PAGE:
Jack Charlton breathed life back into Sheffield Wednesday. He lifted them from the bottom of the table to 14th place, and in 1980 he took the club back into the Second Division in third place in the table. By the time of his departure from Hillsborough, Wednesday were primed for a return to the top flight following a break of fourteen years. In 1982 they finished just a point off promotion and the following year reached the FA Cup semi-finals before losing to Brighton & Hove Albion, but Charlton quit at the end of the 1982/83 season despite the directors of the club being desperate for him to stay. Ever the contrarian.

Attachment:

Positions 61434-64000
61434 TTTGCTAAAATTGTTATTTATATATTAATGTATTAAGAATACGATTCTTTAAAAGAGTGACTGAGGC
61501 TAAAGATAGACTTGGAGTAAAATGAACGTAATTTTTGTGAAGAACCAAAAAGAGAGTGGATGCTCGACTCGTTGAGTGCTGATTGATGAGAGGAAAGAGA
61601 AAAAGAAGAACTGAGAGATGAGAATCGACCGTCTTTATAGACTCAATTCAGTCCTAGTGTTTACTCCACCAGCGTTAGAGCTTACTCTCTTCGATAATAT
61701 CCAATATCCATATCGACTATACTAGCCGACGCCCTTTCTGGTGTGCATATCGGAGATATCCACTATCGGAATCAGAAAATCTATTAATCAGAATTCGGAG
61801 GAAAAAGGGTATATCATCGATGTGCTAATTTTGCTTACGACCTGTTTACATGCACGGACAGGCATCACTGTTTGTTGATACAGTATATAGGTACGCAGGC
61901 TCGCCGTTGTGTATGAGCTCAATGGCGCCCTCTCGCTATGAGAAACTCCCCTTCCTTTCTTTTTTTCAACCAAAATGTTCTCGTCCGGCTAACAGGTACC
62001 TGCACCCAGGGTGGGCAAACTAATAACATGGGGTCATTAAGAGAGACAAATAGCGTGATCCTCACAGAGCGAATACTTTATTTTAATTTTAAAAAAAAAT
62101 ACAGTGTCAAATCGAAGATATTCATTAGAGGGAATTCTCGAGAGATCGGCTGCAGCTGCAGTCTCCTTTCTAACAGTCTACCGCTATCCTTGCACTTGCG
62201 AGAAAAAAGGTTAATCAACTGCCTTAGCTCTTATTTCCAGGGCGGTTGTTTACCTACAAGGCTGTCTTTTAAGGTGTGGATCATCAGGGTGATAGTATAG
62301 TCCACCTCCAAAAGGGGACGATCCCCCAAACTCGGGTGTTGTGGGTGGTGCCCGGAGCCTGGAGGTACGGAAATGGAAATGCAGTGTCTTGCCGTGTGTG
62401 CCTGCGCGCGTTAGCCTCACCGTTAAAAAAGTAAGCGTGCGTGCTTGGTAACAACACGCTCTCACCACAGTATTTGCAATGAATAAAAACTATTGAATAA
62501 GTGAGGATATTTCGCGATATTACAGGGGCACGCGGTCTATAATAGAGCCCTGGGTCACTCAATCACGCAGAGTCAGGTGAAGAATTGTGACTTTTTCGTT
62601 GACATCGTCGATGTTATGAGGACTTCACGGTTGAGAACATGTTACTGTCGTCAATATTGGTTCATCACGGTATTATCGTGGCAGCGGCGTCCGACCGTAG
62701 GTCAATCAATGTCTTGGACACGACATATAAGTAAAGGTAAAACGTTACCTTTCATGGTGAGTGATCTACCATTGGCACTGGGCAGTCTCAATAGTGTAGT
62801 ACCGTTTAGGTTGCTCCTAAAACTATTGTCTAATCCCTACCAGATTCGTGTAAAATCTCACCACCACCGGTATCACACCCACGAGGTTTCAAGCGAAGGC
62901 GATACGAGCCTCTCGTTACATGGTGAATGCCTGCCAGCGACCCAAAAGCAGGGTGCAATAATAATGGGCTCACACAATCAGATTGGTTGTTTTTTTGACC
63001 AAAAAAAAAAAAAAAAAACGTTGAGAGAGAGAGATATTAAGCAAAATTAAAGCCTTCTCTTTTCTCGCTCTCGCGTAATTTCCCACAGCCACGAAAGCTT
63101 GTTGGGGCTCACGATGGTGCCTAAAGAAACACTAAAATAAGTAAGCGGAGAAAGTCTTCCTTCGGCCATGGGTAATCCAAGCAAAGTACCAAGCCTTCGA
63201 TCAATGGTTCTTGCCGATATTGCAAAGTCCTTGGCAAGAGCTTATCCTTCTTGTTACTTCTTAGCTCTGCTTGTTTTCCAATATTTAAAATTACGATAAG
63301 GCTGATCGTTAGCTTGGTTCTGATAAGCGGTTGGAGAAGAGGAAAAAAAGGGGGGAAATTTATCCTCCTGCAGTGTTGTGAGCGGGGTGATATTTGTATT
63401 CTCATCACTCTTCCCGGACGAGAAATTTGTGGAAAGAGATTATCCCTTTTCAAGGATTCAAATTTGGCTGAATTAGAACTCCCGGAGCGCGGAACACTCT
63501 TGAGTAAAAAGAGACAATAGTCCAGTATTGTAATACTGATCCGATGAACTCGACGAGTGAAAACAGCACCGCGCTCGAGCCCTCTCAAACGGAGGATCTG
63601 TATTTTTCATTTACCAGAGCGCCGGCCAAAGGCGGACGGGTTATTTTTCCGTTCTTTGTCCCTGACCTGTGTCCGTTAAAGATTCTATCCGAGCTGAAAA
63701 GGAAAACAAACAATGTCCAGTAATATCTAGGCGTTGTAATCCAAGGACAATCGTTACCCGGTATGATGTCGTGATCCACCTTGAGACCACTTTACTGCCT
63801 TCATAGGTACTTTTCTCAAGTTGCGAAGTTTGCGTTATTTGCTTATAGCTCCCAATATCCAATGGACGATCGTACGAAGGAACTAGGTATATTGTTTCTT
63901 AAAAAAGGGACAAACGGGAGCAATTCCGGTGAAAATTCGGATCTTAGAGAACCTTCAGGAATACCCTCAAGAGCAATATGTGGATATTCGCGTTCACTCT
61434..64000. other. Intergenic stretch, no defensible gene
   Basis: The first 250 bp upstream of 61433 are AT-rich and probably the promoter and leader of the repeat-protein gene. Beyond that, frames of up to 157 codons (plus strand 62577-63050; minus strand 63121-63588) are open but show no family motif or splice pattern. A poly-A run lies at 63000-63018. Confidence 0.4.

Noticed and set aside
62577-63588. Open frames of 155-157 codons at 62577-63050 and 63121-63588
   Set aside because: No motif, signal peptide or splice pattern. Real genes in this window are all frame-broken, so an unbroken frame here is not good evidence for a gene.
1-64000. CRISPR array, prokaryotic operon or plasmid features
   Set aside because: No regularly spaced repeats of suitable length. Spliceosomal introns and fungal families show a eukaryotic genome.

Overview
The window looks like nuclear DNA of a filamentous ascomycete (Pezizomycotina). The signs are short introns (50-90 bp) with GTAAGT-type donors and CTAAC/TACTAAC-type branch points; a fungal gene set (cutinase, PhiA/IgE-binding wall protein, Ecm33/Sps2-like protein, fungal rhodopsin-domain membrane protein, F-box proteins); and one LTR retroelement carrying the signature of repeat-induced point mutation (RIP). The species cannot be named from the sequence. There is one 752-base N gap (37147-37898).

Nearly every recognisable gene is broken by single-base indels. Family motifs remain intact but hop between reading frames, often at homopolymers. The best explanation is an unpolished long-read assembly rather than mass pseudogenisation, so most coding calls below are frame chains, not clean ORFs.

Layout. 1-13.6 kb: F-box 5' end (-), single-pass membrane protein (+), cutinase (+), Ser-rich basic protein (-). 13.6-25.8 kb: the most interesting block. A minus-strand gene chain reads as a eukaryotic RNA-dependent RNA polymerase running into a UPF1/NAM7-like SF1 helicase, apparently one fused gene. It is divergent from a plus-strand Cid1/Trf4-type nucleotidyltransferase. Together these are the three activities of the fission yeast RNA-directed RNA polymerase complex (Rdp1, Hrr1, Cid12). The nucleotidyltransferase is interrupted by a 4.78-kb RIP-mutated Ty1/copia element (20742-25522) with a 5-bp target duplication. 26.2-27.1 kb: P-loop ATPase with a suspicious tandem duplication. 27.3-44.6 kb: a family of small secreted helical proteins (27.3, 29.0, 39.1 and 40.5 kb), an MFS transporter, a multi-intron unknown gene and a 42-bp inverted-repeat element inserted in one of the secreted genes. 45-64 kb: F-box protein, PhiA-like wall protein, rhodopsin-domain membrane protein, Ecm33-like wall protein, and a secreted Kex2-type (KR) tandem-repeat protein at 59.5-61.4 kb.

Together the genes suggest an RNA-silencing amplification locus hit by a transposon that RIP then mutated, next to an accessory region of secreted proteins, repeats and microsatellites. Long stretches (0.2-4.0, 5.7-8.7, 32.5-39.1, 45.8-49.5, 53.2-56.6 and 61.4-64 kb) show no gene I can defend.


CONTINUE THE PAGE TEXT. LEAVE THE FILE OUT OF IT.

He was back in the game the following March, though, when, following the resignation of Malcolm Allison, he took the Middlesbrough job the rest of the 1983/84 season unpaid but for expenses as a favour to the chairman. Boro ended that season in seventeenth place in the table, but that summer he was persuaded to accept the manager’s job at Newcastle United. Newcastle were in a state of flux at the time. On the one hand, they’d just been promoted back to the First Division after six years away. On the other, though, money was tight and the club had just lost the services of manager Arthur Cox and Kevin Keegan, the player who’d best encapsulated the stirring of Newcastle’s revival. Charlton kept them safe in fourteenth place in the First Division at the end of the season, but a dispute over transfer policy led to his departure shortly before the start of the 1985/86 season.